Use these lesson plans, created by teachers for teachers, to explore immigration.
Creating a Primary Source Archive: All History Is Local (Grades 6-12) Creating an archive of primary source materials constitutes the principal activity of a year-long American Studies class focusing on historiography and the use of primary sources.
The Immigrant Experience: Down the Rabbit Hole (Grades 3-8) Students uncover the common themes of the immigrant experience.
Immigration History Firsthand (Grades 6-8) Elementary students use immigration as a theme to begin understanding primary sources.
The American West: Images of Its People (Grades 6-8) Students investigate the cultures of the western United States and identify their contributions to the nation.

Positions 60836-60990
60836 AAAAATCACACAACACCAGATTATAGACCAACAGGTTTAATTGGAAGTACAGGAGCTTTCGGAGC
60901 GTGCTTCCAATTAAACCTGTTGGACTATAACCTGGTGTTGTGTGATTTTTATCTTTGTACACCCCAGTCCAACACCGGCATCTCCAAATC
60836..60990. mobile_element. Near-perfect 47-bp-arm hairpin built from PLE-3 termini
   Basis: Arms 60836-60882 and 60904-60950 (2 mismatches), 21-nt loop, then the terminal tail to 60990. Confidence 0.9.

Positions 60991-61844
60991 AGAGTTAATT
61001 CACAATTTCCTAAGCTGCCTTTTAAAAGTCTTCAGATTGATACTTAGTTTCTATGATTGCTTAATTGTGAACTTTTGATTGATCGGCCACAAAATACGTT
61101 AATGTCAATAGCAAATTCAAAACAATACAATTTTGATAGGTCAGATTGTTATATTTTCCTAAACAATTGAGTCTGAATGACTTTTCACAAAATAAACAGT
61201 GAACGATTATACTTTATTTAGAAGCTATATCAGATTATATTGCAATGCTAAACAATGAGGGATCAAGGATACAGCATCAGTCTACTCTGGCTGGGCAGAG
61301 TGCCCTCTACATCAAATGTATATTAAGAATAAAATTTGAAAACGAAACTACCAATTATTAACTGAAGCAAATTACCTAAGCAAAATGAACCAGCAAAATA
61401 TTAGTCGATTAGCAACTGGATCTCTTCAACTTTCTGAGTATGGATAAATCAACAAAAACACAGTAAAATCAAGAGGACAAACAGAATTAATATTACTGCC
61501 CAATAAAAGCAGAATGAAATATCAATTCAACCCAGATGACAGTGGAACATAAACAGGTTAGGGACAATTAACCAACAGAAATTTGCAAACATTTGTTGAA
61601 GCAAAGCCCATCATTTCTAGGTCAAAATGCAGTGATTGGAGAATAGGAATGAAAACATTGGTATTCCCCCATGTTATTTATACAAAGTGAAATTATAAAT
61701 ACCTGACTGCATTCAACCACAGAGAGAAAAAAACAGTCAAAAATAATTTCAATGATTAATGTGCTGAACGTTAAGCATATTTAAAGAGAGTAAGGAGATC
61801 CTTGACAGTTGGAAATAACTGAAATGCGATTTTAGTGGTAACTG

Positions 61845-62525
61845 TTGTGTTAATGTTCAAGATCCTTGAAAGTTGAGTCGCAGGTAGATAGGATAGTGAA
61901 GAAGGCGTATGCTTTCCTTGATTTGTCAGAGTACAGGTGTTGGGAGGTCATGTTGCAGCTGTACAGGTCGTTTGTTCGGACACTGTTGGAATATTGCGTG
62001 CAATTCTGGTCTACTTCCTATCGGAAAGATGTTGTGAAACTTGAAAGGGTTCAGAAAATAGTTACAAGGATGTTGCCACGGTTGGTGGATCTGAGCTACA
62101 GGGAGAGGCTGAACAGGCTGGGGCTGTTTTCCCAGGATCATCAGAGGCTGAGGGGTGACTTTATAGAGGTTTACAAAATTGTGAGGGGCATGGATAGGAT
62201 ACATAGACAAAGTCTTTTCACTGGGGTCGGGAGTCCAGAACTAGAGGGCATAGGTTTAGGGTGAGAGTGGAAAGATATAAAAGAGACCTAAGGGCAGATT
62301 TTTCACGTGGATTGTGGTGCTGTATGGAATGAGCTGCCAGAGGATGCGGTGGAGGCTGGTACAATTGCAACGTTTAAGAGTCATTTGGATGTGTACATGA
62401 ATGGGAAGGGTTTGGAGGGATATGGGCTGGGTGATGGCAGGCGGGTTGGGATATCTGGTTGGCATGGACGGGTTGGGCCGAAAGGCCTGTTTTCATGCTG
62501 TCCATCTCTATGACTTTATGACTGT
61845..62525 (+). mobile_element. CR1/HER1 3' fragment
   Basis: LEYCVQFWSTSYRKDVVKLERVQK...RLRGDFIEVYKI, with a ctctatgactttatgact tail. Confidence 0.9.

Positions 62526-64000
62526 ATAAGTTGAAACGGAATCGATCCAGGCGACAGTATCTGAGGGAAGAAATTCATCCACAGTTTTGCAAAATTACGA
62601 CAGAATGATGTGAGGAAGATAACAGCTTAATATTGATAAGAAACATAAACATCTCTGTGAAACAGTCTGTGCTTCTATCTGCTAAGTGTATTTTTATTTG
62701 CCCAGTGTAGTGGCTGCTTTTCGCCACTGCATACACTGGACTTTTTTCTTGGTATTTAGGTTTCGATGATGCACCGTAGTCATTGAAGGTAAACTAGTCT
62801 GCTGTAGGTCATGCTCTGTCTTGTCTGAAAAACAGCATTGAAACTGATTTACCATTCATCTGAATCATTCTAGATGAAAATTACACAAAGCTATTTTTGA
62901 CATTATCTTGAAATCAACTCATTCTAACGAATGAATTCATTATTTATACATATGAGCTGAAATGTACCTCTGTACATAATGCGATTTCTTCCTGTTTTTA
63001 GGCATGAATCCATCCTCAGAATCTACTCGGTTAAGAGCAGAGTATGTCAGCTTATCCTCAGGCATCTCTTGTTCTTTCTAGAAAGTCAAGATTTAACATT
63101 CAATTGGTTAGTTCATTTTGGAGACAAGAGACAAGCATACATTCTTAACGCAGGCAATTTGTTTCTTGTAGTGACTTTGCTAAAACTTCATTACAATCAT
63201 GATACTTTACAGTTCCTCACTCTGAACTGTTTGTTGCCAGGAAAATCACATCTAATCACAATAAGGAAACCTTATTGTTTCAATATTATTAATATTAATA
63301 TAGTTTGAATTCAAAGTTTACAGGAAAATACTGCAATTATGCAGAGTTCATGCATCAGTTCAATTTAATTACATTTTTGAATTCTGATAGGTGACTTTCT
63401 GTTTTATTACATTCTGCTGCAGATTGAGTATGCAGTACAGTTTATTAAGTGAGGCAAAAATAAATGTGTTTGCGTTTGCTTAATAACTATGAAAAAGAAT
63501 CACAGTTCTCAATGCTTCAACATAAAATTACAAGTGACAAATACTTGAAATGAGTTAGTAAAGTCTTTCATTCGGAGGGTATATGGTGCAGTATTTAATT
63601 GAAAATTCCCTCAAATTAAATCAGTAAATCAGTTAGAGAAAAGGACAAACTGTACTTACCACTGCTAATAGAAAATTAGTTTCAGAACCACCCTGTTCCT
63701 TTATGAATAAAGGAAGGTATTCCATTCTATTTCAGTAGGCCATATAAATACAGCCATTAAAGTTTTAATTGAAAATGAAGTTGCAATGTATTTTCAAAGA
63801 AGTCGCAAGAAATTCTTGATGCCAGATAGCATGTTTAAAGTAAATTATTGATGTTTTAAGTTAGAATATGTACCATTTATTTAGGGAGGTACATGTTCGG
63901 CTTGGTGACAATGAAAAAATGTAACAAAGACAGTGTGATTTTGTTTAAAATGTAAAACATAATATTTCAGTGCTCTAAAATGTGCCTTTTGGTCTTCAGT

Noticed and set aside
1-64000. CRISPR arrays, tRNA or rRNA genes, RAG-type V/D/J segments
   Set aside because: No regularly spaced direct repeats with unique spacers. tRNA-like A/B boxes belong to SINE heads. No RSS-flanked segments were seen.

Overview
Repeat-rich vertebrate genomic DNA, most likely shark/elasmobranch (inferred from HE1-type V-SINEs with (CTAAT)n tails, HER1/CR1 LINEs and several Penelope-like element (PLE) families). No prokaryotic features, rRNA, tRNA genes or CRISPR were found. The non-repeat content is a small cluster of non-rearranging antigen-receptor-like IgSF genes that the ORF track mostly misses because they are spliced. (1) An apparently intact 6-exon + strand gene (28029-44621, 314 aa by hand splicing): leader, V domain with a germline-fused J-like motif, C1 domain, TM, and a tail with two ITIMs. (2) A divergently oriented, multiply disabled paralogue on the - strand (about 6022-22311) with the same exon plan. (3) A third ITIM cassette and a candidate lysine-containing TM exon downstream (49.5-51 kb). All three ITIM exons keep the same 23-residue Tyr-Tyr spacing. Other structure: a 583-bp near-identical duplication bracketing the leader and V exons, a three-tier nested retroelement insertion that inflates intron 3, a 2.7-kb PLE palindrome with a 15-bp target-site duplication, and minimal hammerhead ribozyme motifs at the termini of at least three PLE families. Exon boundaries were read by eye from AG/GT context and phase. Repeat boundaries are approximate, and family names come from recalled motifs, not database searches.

Immigration and Migration: Today and During the Great Depression (Grades 6-12) Students compare the immigration/migration experiences of their families to those of people living through the Great Depression.
Immigration and Oral History (Grades 8-12) Students engage in visual and information literacy exercises to gain an understanding of how to identify and interpret primary historical sources, specifically oral histories.
Westward Expansion: Links to the Past (Grades 6-8) Students create scripts depicting the experiences of immigrants who settled California between 1849 and 1900.
Linking the Past to the Present: The Legacy of French Canadian Immigrants in New England (Grades 9-12) Students will investigate primary sources from the American Memory collections to learn about French Canadian immigrants and their contributions in New England.